I like most things about readability. Belmont as well as walls and walkable surface are bright warm colors and backgrounds are mostly cool. Obvious departure from this is fully red crypt on the 2nd level. Square orange blocks look boring, but surely you can't expect much from 1986 game. Also immediate start area look a bit busy on Belmont's level due to orange trees and fires. Though it's extremely short and devoid of enemies, so I guess it doesn't matter much in terms of gameplay.
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Offline kullenberg

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Re: Commercial Critique - Castlevania

Reply #2 on: April 02, 2016, 11:38:42 pm
Finally! These threads are pure gold. I feel like I'd have to view the art on a big clunky CRT to be able to give a fair critique. The bleed makes such a difference, especially with fewer colors and lower resolutions.

Offline Mnots

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Re: Commercial Critique - Castlevania

Reply #3 on: April 03, 2016, 12:49:34 am
As somebody attempting to emulate this art style for a current project, these Castlevania critique threads have been very educational. I look forward to seeing what goes down in this one. :D

As Alucard would put it, "I'm interested in this."

Offline Ghidra

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Re: Commercial Critique - Castlevania

Reply #4 on: April 08, 2016, 02:11:12 am
I'm interested to see where the conversation goes as well.  I didn't play this game when it came out, but I imagine that those pastel-ish colors mixed with the dark backgrounds would have set the game apart graphically from most other games at the time.

That's what I notice most about it now, anyway.
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Offline Probo

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Re: Commercial Critique - Castlevania

Reply #5 on: April 08, 2016, 07:45:38 pm
Man I love me some CV1. I always liked how a lot of the graphics have a drawn look to them, a lot of art not looking like they put much thought into single-pixel placement when being made. Maybe they did more than I can know, but it definitely has that impression on me. I dislike some of the art though, for example the leaves of the trees at the beginning or the rocks in the waterways with the mermen. They can be pretty badly realised, not looking much like real rocks or leaves. Also not much effort was put into hiding the tiles in some places. CV3 did a much better job overall, but maybe lost a smidge of the charm of CV1?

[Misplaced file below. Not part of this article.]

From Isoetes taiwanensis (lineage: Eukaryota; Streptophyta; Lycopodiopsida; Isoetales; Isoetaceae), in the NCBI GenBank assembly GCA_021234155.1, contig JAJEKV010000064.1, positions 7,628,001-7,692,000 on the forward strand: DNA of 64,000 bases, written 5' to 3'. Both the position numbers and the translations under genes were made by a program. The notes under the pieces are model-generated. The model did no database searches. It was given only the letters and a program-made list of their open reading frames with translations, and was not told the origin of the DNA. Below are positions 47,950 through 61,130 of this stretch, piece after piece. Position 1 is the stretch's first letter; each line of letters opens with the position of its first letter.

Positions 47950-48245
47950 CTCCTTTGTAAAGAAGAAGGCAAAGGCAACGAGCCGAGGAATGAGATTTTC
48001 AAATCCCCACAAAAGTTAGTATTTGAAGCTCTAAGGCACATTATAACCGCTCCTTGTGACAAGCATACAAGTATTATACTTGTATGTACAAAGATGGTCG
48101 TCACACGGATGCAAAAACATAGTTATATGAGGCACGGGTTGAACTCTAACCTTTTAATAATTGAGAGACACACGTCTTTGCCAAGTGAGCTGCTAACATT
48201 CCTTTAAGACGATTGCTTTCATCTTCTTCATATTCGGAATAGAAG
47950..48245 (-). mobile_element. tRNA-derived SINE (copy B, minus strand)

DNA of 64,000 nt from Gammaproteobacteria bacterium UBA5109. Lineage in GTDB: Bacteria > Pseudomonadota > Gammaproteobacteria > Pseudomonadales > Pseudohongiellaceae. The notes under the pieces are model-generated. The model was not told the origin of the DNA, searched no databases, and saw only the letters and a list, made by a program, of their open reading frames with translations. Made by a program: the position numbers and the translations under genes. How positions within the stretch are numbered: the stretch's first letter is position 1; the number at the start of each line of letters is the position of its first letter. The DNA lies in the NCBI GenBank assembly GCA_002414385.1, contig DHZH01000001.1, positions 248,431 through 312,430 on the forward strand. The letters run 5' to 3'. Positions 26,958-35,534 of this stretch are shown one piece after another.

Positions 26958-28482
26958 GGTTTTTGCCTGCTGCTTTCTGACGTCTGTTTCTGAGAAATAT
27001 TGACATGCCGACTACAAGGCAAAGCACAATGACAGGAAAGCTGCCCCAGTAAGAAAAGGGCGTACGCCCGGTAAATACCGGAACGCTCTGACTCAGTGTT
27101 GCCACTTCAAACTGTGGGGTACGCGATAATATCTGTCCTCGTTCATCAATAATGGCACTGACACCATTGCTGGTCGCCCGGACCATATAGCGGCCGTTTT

Offline Patton

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Re: Commercial Critique - Castlevania

Reply #6 on: October 03, 2016, 06:11:57 am
This game almost has a luminous feel to it. I like the graphics but there's not a huge amount of attention to detail.

Offline NickPrick

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Re: Commercial Critique - Castlevania

Reply #7 on: October 14, 2016, 06:41:18 pm
Ryumaru, I'm sorry for necroposting, but do you mind telling me what program do you use to get those graphics that you posted in spoiler? When using Tile layer pro or YY-CHR I get something sligtly different. Some gfx are the same like yours (letters and HUD), but sprites and backgrounds are messed up.

Offline Kasumi

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Re: Commercial Critique - Castlevania

Reply #8 on: October 15, 2016, 12:26:52 pm
I got those graphics. The "gameplay" ones in the animated gif were taken from current memory using FCEUX's PPU viewer.

The very tall image was taken using YYCHR. Because Castlevania is CHR RAM, it is under no obligation to have its graphics byte aligned (or even uncompressed) in the ROM itself, since it writes the proper data to PPU memory at run time.


Your YYCHR GUI might look slightly different, but the arrows/+/- on the right shift where it starts looking for graphics by various amounts. For CHR ROM games it starts at the right place because where CHR ROM is is a feature of the .NES file format.
« Last Edit: October 15, 2016, 12:29:16 pm by Kasumi »
I program NES games. Thus, I'm the unofficial forum dealer of too much information about the NES.

Offline NickPrick

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Re: Commercial Critique - Castlevania

Reply #9 on: October 15, 2016, 11:21:57 pm
Oh my, I didn't even try out those + and - buttons.
Thank you, Kasumi. :)